Review for Gut Murstätten (Championship)

Reviewer Score:


This is one unique golf course design: how about a links course reviewed and completed with a woman’s eye? One that includes a Japanese tea garden and house behind the 17th green? The result is not the most stressing golf course in Austria (totally flat, and seemingly open fairways where the 30 years old trees are not quite mature yet), but definitely a top aesthetic, and pleasant, experience.

When Baronin Marie-Helene Bachofen van Echt decided, in the mid-eighties, to convert the family Gut Murstatten Golf Course - Photo by reviewer farming estate into a golf course, she hired Dutch architect Joan Dudok van Heel to design it. He looked at the hills in the distance surrounding the flat valley grounds offered to him, and imagined a links layout with all the hillocks around the fairways and between the holes to echo the hills. However, when the original course layout was executed, Baronin Bachofen realized that this would not do: in the summer, the heat in the valley would be too much for golfers to suffer through, so she asked her brother, a lover of trees, to plant thousands of trees around the course to offer some shade relief and flowery shrubs to complement a colorful and changing decor to play golf in. She also converted the farm buildings into the clubhouse (the restaurant used to be the pen for some 45 pigs). The result is: a links that does not feel like a links at all but still gives the golf player of all levels a good run for their money, and a very pleasant one at that.

The first three holes have an Gut Murstatten Golf Course - Photo by reviewer out-of-bounds limit along the right side but it is not really in play. However, the par-four 2nd is a long one at 386 meters from the back tees, while the par-five third requires a good, precise drive over the trees and the bunkers at the left turn to have a chance to attack the green in two. Not a given anyway, it is 512 meters long! The main hazard on the course is a large lake which is first encountered when on the green of the 4th hole. Enjoy the view from that green! The par-three 5th puts that lake definitely into play as the green is built on a peninsula, so one cannot be short (or too long, or too far off right) off the tee. The water remains in play on holes 6 thru 8, the latter being a tricky par-four with the lake on the right side demanding a good carry over water to reach the green. The short par-four 9th going back to the clubhouse.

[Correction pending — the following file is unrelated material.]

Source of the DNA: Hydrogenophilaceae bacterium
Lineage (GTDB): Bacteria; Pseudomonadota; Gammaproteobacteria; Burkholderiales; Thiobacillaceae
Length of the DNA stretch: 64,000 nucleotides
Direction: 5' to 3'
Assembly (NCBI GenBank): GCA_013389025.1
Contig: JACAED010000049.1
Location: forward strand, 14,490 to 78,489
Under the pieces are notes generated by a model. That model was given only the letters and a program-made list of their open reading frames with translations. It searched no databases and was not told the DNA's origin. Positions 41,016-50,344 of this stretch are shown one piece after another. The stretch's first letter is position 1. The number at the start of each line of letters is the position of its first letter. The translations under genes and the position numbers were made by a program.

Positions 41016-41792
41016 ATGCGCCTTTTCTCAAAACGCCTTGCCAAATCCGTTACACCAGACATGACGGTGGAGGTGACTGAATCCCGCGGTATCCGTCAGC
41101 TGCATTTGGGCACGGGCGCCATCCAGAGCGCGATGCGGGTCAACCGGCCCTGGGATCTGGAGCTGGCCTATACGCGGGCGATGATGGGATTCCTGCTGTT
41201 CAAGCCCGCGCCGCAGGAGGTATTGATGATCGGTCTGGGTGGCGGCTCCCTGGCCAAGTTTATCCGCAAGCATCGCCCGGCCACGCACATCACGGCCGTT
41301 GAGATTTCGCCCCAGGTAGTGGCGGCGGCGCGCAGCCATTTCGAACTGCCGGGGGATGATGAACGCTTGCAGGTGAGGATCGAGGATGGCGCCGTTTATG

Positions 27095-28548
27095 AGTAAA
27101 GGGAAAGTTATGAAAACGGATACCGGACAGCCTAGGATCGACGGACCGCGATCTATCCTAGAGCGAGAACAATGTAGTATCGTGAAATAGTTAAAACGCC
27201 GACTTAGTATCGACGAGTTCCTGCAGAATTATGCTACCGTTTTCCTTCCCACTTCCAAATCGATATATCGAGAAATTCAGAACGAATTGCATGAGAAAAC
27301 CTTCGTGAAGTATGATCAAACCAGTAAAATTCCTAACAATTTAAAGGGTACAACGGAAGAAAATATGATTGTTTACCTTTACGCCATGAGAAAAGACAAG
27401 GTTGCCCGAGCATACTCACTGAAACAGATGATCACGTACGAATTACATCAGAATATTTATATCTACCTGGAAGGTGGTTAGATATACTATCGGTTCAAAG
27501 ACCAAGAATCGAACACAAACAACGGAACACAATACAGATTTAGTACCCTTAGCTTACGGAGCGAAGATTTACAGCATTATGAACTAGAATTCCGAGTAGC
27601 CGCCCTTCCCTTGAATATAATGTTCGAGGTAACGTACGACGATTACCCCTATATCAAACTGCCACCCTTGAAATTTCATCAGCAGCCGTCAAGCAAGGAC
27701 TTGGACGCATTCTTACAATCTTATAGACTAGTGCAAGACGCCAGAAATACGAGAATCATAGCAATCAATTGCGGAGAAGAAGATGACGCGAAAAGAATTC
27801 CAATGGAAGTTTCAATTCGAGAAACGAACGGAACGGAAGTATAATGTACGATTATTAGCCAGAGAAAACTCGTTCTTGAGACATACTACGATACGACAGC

Although the water is not in play on holes 10-11, it is still nearby, but it consists in a smaller lake. However, a different kind of water hazard Gut Murstatten Golf Course - Photo by reviewer awaits you on the par-five 12th: the green is tucked in a recess cut into the forest across a large ditch. It is further protected by high trees barring most of the fairway, so attacking the green with the second shot is very difficult indeed; instead, you must make sure that your second shot lands at the right spot to have an opening to the green. The ditch tries to impress on the tee of the par-three 13th, but it is not really a threat, the green is not near it at all. The remaining difficulty on the course is the par-five 17th which wraps around the lake, so even if you don’t want to take the high risk road and find a way to reach the green in two (cutting the 516 meters length of the hole shorter over the water), you want to make sure you reach firma terra on every shot.

Have a look at the Japanese garden before you tee off on the par-three 18th, and beware of the pot bunker on the right of the green. A friendly lunch or drink awaits you, hopefully on the terrace of the “pigpen”.

Date: November 04, 2019

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